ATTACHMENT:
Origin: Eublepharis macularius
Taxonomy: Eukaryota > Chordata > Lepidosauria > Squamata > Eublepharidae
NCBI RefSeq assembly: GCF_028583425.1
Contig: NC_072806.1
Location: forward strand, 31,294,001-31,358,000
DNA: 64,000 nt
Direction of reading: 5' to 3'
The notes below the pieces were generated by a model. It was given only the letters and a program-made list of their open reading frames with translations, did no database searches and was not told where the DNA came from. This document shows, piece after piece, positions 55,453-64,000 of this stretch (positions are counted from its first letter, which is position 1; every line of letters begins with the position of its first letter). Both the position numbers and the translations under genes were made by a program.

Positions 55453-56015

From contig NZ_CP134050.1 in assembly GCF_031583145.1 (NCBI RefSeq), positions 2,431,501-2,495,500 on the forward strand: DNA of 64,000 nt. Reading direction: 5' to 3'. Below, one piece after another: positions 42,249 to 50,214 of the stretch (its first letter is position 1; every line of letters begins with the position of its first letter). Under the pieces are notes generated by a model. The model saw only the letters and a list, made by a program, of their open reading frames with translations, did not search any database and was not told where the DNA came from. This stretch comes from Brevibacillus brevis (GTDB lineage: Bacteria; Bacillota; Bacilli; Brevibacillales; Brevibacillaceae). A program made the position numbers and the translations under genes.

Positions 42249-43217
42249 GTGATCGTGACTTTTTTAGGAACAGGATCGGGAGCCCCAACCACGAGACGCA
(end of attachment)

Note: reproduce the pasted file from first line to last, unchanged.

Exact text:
Origin: Eublepharis macularius
Taxonomy: Eukaryota > Chordata > Lepidosauria > Squamata > Eublepharidae
NCBI RefSeq assembly: GCF_028583425.1
Contig: NC_072806.1
Location: forward strand, 31,294,001-31,358,000
DNA: 64,000 nt
Direction of reading: 5' to 3'
The notes below the pieces were generated by a model. It was given only the letters and a program-made list of their open reading frames with translations, did no database searches and was not told where the DNA came from. This document shows, piece after piece, positions 55,453-64,000 of this stretch (positions are counted from its first letter, which is position 1; every line of letters begins with the position of its first letter). Both the position numbers and the translations under genes were made by a program.

Positions 55453-56015

From contig NZ_CP134050.1 in assembly GCF_031583145.1 (NCBI RefSeq), positions 2,431,501-2,495,500 on the forward strand: DNA of 64,000 nt. Reading direction: 5' to 3'. Below, one piece after another: positions 42,249 to 50,214 of the stretch (its first letter is position 1; every line of letters begins with the position of its first letter). Under the pieces are notes generated by a model. The model saw only the letters and a list, made by a program, of their open reading frames with translations, did not search any database and was not told where the DNA came from. This stretch comes from Brevibacillus brevis (GTDB lineage: Bacteria; Bacillota; Bacilli; Brevibacillales; Brevibacillaceae). A program made the position numbers and the translations under genes.

Positions 42249-43217
42249 GTGATCGTGACTTTTTTAGGAACAGGATCGGGAGCCCCAACCACGAGACGCA